The invention further includes a system for determining the position of a sound source. The system may comprise a sound generator for generating sound. The generated sound can be a sound signal in the form of an impulse that is emitted from a sound source of the system for emitting the generated sound. The system further comprises a sound receiving unit for detecting the sound emitted from the sound sources and sound analyzer for processing the detected sound signal by the use of a physiological model of the ear and for deducing at least one of lateral deviation in relation to a reference position, time delay of the sound signal from the sound source to the reference position, and the sound level of the detected sound signal. The sound analyzer processes the detected sound signal in such a way, using the physiological model of the ear, that the lateral deviation in relation to a reference position, or the lateral position relative to a predetermined axis, the time delay and/or the sound level can be determined. From these parameters, the position of the sound source (the loudspeaker) relative to a listing position can be determined.
The sound receiving unit may comprise two microphones that are arranged spatially apart. These two microphones simulate the receiving of the sound in the human ear so that the system further comprises a dummy with two ears in which the microphones are positioned, the ears comprising general replications of the external ear. To simulate the auditory pathway as accurately as possible, the ears comprise replications of the external ear so that the sound detected at the inside corresponds to the sound detected by the inner human ear.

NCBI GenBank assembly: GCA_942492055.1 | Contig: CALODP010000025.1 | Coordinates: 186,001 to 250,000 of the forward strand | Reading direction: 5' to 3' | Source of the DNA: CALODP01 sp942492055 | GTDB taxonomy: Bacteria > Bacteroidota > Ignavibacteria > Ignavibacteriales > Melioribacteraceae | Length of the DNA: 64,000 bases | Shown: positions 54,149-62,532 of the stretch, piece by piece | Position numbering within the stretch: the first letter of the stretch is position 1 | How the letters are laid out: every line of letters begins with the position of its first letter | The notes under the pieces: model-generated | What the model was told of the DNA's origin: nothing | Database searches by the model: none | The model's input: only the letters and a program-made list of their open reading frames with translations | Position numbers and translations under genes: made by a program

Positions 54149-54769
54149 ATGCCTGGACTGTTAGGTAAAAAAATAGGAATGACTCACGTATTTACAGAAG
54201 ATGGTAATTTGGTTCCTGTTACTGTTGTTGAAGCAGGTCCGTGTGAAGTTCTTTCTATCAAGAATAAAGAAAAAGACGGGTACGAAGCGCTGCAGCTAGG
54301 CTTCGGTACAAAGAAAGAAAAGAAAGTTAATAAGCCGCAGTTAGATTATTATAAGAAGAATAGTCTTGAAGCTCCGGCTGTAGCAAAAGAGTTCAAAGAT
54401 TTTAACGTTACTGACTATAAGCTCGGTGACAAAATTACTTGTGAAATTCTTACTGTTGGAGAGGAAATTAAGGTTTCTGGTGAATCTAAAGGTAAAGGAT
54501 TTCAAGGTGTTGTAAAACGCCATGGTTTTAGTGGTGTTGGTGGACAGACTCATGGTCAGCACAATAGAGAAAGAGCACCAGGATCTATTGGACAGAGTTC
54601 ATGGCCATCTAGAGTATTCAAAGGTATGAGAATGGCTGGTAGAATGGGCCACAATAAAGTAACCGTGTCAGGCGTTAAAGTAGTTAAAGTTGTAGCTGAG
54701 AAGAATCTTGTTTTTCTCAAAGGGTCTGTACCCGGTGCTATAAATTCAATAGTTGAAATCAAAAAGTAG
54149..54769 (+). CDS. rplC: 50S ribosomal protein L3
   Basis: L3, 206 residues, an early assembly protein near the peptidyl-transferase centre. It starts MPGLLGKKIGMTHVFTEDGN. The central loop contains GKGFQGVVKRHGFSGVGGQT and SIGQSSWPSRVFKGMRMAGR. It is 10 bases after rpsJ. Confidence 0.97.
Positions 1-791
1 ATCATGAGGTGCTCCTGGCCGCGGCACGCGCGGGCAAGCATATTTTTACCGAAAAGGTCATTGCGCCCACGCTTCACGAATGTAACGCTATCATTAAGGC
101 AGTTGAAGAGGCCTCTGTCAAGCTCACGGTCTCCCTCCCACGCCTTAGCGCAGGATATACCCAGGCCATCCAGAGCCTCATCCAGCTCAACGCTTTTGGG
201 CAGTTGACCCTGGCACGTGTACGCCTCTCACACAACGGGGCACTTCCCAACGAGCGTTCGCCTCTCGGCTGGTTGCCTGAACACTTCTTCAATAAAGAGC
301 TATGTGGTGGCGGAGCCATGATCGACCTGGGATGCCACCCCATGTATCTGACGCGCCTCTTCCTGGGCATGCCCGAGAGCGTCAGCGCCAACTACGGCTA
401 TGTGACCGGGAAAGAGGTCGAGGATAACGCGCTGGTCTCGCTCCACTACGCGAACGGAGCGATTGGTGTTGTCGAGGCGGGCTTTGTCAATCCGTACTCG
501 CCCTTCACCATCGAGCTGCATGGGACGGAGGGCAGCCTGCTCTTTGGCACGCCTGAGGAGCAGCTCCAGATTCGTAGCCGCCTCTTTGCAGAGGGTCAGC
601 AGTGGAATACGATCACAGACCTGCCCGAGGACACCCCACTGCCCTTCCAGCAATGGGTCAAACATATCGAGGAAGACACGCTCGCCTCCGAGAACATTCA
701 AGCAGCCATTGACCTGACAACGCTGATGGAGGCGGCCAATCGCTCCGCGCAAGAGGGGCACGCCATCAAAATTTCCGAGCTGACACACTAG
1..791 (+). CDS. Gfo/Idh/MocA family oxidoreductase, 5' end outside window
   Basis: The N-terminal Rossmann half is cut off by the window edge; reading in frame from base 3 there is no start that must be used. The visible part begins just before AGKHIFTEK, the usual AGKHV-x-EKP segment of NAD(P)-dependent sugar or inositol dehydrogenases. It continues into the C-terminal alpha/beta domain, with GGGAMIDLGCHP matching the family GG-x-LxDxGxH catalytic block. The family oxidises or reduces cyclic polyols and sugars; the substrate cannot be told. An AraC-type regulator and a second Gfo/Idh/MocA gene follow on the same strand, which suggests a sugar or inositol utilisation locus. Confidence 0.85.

The detected sound may then be analyzed by a sound analyzer. The sound analyzer may comprises a gammatone-filter bank, a half wave rectification unit, a low pass filter, and a cross-correlation analysis unit. The gammatone-filter bank, the half-wave rectification unit and low pass filter, through which the detected signal of the right and the left ear paths, simulate the inner ear of human beings. In this manner, filtering devices for filtering the outer ears are not necessary as the filtering by the outer ears is already encoded in the measured head-related impulse responses, i. e., the ear input signals. After the signals have passed the gammatone-filter bank, the half-wave rectification unit and the low pass filter, the signals pass a cross-correlation analysis unit in which the signals are transformed to ITD signals. Furthermore, the sound analyzing means may comprise an inhibition unit comprising the inhibition function for determining the ILDs. From the ILDs and the ITDs the binaural activity pattern can be calculated. This binaural activity pattern of the head-related impulse responses can be used for the determination of position deviation, time delay and sound level, so that in case of several sound sources the system can determine the exact position of each sound source relative to a reference position and relative to the other sound sources.
The system may further comprise a manipulation unit for manipulating the sound emitted by the sound source for compensating a mismatch of actual position of the different sound sources relative to the reference position of each sound source. This manipulation unit can be used to adjust a non-optimal geometrical arrangement of the sound sources (loudspeakers) by an algorithm that uses the detected delay time, sound level and position deviation. Using these three parameters, the manipulation unit can manipulate the different channels of a multi channel audio system in such a way that an ideal sound can be obtained even though the loudspeakers are not positioned as proposed by the standard.
BRIEF DESCRIPTION OF FIGURES